India should be known for its semicon might: S. Janakiraman

CIOL Bureau
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 BANGALORE, INDIA: S. Janakiraman, president and CEO – R&D Services, Mindtree, recently assumed the leadership of the India Semiconductor Association (ISA) as its chairman. In an interview with CIOL, he touches upon ISA’s vision and current status of the semiconductor industry in India. Excerpts from an interview:


CIOL: What is the current status of the semiconductor industry in India?


S. Janakiraman: ISA did a benchmarking study with E&Y on India in the Global Semiconductor Design Ecosystem that was released in February 2007. As per that study, India has key strengths in availability and cost of talent pool while the areas to focus were the increasing cost, physical infrastructure and lack of specialization.


On the consumption side, we have again commissioned F&S (Frost & Sullivan) to get update on the current status of the industry, and for tracking the past and the future. Expect that to be released in June 2007.


Considering the buoyant economy and increasing appetite for electronic gadgets, we have high level of confidence on the growth levels in consumption. Also, the Indian government has, for the first time, came out with an exclusive policy for the semiconductor industry that will provide significant boost to manufacturing sector.


The ISA (India Semiconductor Association) had closely worked with the Indian government to structure the policy to meet the expectations of the industry, while protecting the country's interest in terms of the right size of investments as well as the right technologies being deployed. The impact of the policy on the manufacturing sector will take time. However, when that becomes a reality, will create significant positive impact for the semiconductor sector.


Overall, the semiconductor industry is poised for high growth and will make all round progress be in design or manufacturing or consumption. Issues to tackle are the raising cost and not yet conducive infrastructure.


CIOL: What are the growth drivers that are visible in the segment?


SJ: The immediate growth drivers for the industry will remain the design segment and increasing consumption. Those will further aid viability of manufacturing in India in addition to government’s support through implementation of semiconductor policy.


India needs to improve the quality and specialization of skills in the semiconductor design space to meet the high growth and demand of the industry. ISA is enhancing its collaboration with the academia to improve the content and quality of teaching as well as the level of research in this space.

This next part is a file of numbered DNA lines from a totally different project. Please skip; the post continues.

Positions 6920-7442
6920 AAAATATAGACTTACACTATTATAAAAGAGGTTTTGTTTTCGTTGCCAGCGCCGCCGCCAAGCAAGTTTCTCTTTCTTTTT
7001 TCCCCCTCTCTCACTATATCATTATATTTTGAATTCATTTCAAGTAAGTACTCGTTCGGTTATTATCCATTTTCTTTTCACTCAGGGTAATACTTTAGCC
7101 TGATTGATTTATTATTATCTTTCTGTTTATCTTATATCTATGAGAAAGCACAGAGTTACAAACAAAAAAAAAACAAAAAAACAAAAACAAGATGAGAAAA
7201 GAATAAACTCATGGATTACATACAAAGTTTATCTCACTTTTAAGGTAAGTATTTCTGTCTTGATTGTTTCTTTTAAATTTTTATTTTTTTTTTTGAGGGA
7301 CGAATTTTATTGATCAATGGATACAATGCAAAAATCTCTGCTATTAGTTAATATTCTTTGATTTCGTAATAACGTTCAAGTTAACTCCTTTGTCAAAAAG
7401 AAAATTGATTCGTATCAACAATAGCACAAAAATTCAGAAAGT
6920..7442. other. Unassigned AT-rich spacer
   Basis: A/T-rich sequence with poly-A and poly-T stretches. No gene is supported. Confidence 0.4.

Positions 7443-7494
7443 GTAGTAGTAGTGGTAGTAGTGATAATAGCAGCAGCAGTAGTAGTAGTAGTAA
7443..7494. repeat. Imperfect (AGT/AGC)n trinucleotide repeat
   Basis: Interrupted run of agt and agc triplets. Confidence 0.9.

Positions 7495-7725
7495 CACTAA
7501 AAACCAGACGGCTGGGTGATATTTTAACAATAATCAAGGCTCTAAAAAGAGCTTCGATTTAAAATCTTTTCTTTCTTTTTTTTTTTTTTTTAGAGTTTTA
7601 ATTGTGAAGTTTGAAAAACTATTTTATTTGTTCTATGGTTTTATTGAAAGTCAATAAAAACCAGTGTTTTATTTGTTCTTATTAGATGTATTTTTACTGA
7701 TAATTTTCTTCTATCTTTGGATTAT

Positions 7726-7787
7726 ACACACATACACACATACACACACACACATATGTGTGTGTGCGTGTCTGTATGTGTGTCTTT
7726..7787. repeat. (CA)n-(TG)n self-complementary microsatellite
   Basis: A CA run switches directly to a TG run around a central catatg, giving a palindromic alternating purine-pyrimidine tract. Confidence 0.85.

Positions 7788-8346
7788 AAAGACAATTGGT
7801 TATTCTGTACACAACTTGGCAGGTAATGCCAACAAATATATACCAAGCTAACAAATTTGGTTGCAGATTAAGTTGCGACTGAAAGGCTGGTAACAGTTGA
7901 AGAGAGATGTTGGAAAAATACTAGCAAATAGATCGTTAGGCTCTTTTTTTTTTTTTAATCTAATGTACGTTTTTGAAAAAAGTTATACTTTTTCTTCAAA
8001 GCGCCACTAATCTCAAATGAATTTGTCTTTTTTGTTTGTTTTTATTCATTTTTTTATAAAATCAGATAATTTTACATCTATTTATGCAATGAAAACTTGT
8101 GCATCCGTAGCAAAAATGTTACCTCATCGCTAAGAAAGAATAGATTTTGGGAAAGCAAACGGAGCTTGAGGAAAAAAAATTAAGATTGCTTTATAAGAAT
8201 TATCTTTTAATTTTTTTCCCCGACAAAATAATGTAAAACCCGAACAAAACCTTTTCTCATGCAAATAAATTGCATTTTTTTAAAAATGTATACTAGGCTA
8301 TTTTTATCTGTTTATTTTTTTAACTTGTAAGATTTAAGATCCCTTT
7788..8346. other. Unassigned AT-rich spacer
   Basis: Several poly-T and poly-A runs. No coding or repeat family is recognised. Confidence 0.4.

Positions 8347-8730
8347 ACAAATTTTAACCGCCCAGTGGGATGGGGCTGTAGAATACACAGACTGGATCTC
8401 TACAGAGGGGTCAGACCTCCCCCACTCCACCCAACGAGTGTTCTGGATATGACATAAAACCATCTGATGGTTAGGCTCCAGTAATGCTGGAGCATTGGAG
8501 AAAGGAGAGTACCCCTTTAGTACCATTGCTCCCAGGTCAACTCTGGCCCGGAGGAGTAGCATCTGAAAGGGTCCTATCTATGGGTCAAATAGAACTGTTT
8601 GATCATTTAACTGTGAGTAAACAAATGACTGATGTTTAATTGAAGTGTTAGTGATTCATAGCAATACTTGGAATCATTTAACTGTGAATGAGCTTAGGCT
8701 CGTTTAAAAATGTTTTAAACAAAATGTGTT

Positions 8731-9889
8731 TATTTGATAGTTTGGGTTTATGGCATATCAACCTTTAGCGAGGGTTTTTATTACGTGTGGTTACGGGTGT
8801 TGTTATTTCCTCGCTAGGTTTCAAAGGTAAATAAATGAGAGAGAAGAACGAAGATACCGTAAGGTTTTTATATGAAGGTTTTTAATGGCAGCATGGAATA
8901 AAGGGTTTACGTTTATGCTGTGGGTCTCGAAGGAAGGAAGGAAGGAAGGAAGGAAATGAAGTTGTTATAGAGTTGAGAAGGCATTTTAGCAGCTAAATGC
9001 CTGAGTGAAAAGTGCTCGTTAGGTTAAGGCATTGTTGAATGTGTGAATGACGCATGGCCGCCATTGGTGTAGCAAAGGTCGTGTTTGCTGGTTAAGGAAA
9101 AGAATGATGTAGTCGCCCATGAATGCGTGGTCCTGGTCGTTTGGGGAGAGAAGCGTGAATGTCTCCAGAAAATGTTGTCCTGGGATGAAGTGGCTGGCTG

CIOL: Do you feel that the investment plans announced by several leading companies will take off?


SJ: There is a clear interest by all the leading IDMs as well as fables semiconductor companies in looking at India as a destination for complex design sourcing as well as increase their market share in the growing market.


Manufacturing of electronics has seen remarkable progress in the last 20 months with Nokia, Motorola, Flextronics and Foxcon investing in India. Similar thrust in investments in areas such as semiconductor fabrication, test and packaging is not far away.


CIOL: Are there any factors that could slow down the growth?


SJ: On the design front, the cost of talent is increasing due to the demand-supply scenario as well as the appreciation of rupee. However, that will not dampen the growth much since the capabilities of talents and complexity of design that gets executed in India is ever increasing and value add by India is becoming a critical success factor for global players.

We need to make much higher level of investment in research in the semiconductor space that is heavily lacking in India, compared to Taiwan or the Western world.


CIOL: What is the vision of the ISA in this scenario?


SJ: The ISA would like to see India becoming the leading player in the semiconductor space. This needs to be achieved through balanced growth in the design, manufacturing, consumption, as well as imports and exports.


The ISA will support the whole ecosystem to develop through focused efforts on improving talents, research, innovation, government policies and visibility of the sector in the global market.


ISA has focused initiatives in those areas and will work with industry leaders to bring in visible progress. We would like to see India being known for its might in semiconductor space just similar to what we have achieved in software arena.